U.S. safety officials said Friday they are opening an investigation concerning the safety of Chevy Volts after another Volt caught fire in a test a week ago.

The National Highway Traffic Safety Administration (NHTSA) said in a statement today it is concerned that damage to the Volt's lithium batteries -as part of three tests that are explicitly designed to replicate real-world crash scenarios- have resulted in fire.

"While it is too soon to tell whether the investigation will lead to a recall of any vehicles or parts, if NHTSA identifies an unreasonable risk to safety, the agency will take immediate action to notify consumers," it said in a statement Friday.

The agency conducted three tests last week on the Volt's lithium-ion battery packs that intentionally damaged the battery and ruptured the coolant line.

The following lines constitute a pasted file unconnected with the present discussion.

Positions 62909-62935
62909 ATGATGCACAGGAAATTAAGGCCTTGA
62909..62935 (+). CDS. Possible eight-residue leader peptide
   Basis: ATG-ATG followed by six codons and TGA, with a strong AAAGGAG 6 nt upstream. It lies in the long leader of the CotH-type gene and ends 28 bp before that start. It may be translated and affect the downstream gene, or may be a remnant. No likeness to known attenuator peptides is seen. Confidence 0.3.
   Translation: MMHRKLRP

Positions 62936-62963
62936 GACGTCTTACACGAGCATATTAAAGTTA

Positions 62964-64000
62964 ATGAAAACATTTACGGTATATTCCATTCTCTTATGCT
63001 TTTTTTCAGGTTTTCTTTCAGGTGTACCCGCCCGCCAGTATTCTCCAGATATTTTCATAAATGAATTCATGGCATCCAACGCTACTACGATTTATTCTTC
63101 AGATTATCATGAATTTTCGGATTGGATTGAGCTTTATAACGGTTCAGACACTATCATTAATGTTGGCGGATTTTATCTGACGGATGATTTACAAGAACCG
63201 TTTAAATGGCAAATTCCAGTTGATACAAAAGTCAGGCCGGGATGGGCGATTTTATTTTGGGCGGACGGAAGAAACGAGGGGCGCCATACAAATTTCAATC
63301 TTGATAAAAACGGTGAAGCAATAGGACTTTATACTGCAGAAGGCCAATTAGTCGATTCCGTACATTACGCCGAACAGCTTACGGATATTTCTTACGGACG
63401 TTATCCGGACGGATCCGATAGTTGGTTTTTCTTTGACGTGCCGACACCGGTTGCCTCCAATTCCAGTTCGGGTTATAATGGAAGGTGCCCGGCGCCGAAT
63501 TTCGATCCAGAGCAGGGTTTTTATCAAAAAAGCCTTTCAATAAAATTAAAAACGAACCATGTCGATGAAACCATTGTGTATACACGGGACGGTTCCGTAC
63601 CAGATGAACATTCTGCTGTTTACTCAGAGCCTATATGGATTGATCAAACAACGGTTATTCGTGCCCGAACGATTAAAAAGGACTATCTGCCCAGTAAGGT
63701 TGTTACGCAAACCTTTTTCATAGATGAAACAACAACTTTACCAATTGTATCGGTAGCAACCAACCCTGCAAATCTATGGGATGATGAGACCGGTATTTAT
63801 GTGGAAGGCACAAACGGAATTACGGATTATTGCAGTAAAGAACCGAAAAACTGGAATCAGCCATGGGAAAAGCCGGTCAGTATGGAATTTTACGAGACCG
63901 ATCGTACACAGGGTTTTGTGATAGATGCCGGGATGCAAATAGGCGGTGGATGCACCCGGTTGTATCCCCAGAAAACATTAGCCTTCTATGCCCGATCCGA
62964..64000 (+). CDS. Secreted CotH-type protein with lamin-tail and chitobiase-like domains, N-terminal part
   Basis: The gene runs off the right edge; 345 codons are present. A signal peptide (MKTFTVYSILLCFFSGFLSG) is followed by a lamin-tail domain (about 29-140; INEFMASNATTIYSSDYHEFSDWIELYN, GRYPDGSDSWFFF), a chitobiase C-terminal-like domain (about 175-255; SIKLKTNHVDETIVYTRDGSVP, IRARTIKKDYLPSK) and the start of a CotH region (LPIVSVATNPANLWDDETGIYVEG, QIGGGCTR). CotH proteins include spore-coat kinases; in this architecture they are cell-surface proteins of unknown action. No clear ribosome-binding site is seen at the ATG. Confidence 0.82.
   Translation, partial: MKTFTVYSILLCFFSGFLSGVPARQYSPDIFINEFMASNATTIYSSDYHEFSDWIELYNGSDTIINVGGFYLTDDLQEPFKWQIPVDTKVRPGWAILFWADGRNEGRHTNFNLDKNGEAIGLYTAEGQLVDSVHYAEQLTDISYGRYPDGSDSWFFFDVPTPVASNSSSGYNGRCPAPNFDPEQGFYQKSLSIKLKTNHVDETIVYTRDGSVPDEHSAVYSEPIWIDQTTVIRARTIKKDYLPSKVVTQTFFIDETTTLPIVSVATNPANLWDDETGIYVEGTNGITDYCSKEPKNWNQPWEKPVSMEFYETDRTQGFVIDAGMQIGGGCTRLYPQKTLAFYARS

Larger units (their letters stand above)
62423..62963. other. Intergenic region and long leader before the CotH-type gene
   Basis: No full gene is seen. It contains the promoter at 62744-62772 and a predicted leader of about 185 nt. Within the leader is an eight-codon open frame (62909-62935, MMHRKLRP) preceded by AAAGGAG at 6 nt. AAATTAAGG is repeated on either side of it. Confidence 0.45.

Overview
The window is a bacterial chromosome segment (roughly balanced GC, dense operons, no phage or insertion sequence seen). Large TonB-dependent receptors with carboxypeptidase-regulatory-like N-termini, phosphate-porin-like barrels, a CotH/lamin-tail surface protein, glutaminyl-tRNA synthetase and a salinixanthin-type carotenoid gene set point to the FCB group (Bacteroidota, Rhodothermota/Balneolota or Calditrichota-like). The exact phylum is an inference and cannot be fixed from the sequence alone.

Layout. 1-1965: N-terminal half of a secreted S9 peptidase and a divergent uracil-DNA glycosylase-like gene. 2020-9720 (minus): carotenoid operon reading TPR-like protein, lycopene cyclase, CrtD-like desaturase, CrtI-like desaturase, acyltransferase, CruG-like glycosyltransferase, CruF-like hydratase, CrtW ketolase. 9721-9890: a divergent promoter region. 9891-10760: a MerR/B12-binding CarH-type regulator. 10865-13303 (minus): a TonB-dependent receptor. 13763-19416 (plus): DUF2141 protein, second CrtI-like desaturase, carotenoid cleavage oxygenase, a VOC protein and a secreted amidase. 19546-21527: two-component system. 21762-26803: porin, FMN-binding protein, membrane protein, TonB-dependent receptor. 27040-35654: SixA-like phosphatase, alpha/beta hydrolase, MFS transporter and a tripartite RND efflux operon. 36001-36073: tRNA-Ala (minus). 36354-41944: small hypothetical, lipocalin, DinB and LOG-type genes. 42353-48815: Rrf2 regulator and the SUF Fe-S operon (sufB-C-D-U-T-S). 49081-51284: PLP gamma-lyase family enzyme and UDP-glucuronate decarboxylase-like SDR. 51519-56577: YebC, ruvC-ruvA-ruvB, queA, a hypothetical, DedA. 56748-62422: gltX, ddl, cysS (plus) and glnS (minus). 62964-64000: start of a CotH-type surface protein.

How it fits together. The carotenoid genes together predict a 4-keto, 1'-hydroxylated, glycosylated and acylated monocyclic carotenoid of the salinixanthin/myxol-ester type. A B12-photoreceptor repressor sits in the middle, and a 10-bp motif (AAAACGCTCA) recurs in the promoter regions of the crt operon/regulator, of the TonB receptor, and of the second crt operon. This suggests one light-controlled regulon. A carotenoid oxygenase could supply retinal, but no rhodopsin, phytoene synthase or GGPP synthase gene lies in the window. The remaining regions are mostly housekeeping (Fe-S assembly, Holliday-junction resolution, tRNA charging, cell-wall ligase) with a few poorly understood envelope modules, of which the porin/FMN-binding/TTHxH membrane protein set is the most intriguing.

One of the batteries which was rotated began to smoke and emit sparks during testing. A second battery pack caught fire at the testing facility on Thursday.

In May the NHTSA conducted a test where a Volt was crashed and its battery was damaged. Three weeks later, the car caught fire.

The NHTSA concluded that the damage to the vehicle's lithium-ion battery during the crash test led to the fire, according to a Friday statement.

The agency said General Motors and other government agencies are cooperating in the investigation. See the statement here.